Wagamama founder Alan Yau is set to open his first modern Thai restaurant, Busaba Eathai, in London’s Wardour Street next month.
Together with Soho Spice and Red Fort owner Amin Ali, Yau wants to create an affordable “modern ethnic” restaurant which advances the “affordable quality” concepts of his Japanese noodle bars. If successful, he suggests the concept may be rolled out.
Interiors by French designer Christian LiaigrÃ© feature large square tables seating mixed groups of up to 12 people. Yau says the designs retain authentic ethnicity, using dark African wood and bronze metal, breaking the stereotypical Thai interior. Grey charcoal slate tiles, etched glass and bamboo panels, fitted by Beck Interiors, will also add to the effect.
Tomato is creating a multimedia installation in the form of a touchscreen plasma menu for the outside of Busaba, and the restaurant’s branded website. Graphics and the identity are by London consultancy North.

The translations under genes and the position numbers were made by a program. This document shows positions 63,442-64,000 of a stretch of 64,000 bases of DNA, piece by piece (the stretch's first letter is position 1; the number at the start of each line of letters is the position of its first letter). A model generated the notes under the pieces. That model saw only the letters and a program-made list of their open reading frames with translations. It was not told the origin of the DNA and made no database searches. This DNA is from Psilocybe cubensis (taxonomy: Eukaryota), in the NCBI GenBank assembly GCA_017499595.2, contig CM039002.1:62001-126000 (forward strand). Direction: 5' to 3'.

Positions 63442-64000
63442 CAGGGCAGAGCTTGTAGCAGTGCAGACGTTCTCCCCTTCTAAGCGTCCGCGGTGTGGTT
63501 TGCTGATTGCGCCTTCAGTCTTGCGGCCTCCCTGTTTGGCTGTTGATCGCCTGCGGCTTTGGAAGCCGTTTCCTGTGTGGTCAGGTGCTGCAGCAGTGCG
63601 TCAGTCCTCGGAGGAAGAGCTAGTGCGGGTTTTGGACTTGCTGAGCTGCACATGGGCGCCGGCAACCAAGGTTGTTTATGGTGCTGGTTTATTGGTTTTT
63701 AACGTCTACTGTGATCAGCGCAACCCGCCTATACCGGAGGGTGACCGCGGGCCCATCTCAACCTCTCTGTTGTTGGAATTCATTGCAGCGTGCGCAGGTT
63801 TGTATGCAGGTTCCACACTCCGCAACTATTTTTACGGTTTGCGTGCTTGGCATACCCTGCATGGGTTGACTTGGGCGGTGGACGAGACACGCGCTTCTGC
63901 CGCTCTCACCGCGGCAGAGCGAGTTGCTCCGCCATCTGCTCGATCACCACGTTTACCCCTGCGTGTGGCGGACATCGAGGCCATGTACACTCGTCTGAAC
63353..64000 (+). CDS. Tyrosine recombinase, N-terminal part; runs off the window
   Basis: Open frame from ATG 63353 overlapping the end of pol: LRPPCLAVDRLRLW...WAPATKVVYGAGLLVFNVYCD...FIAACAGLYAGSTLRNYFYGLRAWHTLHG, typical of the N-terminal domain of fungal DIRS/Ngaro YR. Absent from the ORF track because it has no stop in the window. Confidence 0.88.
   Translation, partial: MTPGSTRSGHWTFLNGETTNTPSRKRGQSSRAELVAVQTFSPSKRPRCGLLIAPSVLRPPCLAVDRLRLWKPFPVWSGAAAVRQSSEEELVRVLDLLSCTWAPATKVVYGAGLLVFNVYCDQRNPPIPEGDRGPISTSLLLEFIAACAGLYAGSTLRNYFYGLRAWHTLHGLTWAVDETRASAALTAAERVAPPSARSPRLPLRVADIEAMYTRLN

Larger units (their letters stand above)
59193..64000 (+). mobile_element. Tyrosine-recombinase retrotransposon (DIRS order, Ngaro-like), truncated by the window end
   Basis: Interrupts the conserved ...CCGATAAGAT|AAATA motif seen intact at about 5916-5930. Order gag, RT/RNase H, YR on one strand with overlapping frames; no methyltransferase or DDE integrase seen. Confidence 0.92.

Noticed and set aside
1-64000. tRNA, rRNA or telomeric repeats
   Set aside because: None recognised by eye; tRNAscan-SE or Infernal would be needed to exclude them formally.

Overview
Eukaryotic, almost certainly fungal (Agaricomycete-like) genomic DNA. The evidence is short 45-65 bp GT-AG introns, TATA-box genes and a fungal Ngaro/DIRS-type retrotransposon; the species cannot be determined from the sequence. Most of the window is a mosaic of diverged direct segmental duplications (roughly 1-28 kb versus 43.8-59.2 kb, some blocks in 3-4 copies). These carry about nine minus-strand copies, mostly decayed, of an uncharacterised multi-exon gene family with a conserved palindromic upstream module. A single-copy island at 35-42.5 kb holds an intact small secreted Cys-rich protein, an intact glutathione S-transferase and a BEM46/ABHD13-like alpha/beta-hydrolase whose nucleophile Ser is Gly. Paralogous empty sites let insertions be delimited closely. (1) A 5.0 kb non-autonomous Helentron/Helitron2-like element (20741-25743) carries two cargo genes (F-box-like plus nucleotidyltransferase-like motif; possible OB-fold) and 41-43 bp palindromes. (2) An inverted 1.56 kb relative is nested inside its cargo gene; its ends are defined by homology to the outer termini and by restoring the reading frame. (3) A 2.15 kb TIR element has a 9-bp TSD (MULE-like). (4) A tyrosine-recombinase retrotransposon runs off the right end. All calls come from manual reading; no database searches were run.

“This is my first project since Wagamama and I want it to be different. The interiors are a reaction against the minimalist/ modern era of the 1990s. I like the term ‘modern’, but its application to retail and restaurants has become clichÃ©d,” he says, having seen Wagamama designs duplicated in the extreme.
The restaurant’s large, wooden-framed windows front a high bar overlooking the street. This bar has been designed for people dining alone. Busaba, named after a Thai flower, opens on 4 October.